All these competing dishes – combined with fajitas supplied by Launch Principals Michael Boone, Diane Seimetz and David Wilgus – made for an incredibly stuffed and happy Launch staff. Photos follow.
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As with most families, Launch has several traditions that mark each holiday season.
To celebrate Turkey Day, each member of the Launch team shared their favorite holiday food at our annual “Launchgiving” feast. Bellies and hearts were both full, as we also collected cans of food for those less fortunate.
For Christmas, the Launch partners – Michael Boone, Diane Seimetz and Dave Wilgus – supplied a delicious catered meal, tested our wit in a rousing game of Launch trivia and surprised us with Apple iPads. Again we counted our blessings and shared with those less fortunate by contributing to a toy drive benefiting our client the Children’s Advocacy Center of Collin County.
From the Launch family to yours, we wish you a Happy Holiday season and a healthy, prosperous 2011! Click here to view our holiday card. Season’s Greetings!
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Launch principal, creative director, David Wilgus, played host this past Saturday to scouts from his church. Boy Scout Troop 835 came to the Launch office for insight into the world of advertising. In addition to Wilgus’ words, the scouts were particularly impressed with the “fun” office, replete with all the toys and random decorations that make it comfortable and personable.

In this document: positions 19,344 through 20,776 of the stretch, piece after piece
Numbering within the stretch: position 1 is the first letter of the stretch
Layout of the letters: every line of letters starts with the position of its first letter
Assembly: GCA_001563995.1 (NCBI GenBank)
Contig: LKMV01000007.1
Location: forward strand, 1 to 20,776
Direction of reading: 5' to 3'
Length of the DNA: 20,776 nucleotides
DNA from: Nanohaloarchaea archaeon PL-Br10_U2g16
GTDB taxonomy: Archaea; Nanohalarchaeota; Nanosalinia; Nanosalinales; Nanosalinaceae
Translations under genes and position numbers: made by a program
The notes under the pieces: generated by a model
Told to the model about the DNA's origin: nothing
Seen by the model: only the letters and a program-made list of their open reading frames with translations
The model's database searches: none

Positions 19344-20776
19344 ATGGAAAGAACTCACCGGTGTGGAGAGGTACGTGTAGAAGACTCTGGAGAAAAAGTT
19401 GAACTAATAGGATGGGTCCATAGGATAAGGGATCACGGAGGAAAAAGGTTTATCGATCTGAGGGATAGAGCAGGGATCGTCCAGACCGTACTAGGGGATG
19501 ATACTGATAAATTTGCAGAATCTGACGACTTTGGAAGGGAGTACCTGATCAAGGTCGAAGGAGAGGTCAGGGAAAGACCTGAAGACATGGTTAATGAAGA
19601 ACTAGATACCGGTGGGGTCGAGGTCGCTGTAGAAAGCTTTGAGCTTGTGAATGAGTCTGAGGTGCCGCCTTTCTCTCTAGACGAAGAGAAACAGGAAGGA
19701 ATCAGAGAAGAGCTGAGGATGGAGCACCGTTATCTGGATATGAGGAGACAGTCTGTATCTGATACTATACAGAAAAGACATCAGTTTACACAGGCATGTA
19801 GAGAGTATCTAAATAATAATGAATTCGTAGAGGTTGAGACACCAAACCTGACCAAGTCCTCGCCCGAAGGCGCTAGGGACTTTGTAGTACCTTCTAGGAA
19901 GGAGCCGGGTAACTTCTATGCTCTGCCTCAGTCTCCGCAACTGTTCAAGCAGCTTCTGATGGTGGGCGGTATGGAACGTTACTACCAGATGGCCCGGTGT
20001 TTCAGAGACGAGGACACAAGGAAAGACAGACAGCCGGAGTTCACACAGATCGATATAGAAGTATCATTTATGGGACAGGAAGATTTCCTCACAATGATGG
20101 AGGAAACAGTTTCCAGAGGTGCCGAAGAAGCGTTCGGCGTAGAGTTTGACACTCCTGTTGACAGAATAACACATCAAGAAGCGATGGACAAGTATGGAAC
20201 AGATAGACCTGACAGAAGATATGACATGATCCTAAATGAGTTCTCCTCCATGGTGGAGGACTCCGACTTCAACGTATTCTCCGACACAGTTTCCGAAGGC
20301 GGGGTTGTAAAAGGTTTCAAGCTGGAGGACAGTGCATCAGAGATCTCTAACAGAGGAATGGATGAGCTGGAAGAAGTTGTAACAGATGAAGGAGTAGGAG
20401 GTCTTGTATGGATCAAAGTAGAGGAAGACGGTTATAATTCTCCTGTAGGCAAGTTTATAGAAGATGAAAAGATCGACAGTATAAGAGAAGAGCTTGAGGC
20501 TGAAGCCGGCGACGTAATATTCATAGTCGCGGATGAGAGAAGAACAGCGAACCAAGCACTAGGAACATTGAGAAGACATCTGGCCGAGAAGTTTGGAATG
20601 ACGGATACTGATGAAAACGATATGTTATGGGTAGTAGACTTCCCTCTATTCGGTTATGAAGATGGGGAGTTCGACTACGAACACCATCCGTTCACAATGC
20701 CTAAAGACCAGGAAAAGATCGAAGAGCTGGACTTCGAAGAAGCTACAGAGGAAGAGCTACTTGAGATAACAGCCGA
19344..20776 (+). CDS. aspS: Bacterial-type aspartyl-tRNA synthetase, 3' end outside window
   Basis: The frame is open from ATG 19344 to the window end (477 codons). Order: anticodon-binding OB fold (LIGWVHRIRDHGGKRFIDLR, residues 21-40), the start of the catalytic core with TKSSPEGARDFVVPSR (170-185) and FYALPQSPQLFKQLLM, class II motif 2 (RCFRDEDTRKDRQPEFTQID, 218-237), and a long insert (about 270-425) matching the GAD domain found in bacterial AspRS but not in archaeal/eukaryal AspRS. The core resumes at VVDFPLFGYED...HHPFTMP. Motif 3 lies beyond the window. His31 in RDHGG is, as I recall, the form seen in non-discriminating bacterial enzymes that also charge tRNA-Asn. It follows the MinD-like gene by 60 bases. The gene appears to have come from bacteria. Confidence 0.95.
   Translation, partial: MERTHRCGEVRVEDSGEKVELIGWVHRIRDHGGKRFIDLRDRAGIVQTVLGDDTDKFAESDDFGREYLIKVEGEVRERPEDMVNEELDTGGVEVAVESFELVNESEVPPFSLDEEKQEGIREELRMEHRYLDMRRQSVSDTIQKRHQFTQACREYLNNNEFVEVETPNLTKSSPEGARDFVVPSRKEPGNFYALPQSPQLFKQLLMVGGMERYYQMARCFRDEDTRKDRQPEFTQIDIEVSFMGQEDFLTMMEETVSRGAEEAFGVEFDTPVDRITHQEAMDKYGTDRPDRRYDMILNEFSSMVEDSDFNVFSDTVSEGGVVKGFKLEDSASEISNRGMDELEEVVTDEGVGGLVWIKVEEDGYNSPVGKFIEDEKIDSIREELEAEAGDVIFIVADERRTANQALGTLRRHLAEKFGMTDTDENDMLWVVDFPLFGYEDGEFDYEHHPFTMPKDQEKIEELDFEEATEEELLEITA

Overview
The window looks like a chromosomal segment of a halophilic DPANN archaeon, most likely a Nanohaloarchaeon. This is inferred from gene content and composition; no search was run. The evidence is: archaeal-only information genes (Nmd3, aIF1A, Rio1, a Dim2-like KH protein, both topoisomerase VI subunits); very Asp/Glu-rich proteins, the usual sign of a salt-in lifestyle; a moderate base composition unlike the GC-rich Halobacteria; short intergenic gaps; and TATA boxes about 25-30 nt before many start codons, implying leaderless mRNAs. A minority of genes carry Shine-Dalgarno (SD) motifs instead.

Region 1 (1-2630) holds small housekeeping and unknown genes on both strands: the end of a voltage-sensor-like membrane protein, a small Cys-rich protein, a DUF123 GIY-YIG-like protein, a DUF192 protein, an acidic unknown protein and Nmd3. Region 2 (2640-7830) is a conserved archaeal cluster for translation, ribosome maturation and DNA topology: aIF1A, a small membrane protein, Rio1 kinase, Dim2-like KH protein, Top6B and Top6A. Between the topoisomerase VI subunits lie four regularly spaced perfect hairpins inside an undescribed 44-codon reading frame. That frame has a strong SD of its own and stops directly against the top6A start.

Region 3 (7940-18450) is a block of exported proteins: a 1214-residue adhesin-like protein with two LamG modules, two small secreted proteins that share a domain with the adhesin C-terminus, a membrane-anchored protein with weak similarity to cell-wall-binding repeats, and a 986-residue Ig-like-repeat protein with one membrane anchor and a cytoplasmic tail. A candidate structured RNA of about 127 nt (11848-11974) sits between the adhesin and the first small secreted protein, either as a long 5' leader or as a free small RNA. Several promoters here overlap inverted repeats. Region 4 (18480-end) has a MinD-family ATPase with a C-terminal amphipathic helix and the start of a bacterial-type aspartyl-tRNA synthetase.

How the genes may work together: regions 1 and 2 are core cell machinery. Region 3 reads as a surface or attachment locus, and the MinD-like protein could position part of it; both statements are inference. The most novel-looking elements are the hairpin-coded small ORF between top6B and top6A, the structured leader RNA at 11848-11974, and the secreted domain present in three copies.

As thanks, the Troop sent Wilgus a Merit badge in Space Exploration. The rocket-themed patch matches the Launch decor and will be a great addition to our prized collection of memorabilia. The boys received more than Wilgus wisdom; each walked away with a brand new Launch ball cap.
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We like to stay on the cutting edge of . . . well . . . everything here at Launch, so we sent Art Director Reuben Miller to this year’s HOW Conference to learn everything he could about technology and design. From printing to design programs to sources of inspiration, Reuben absorbed it all and, fortunately for us, shared his knowledge.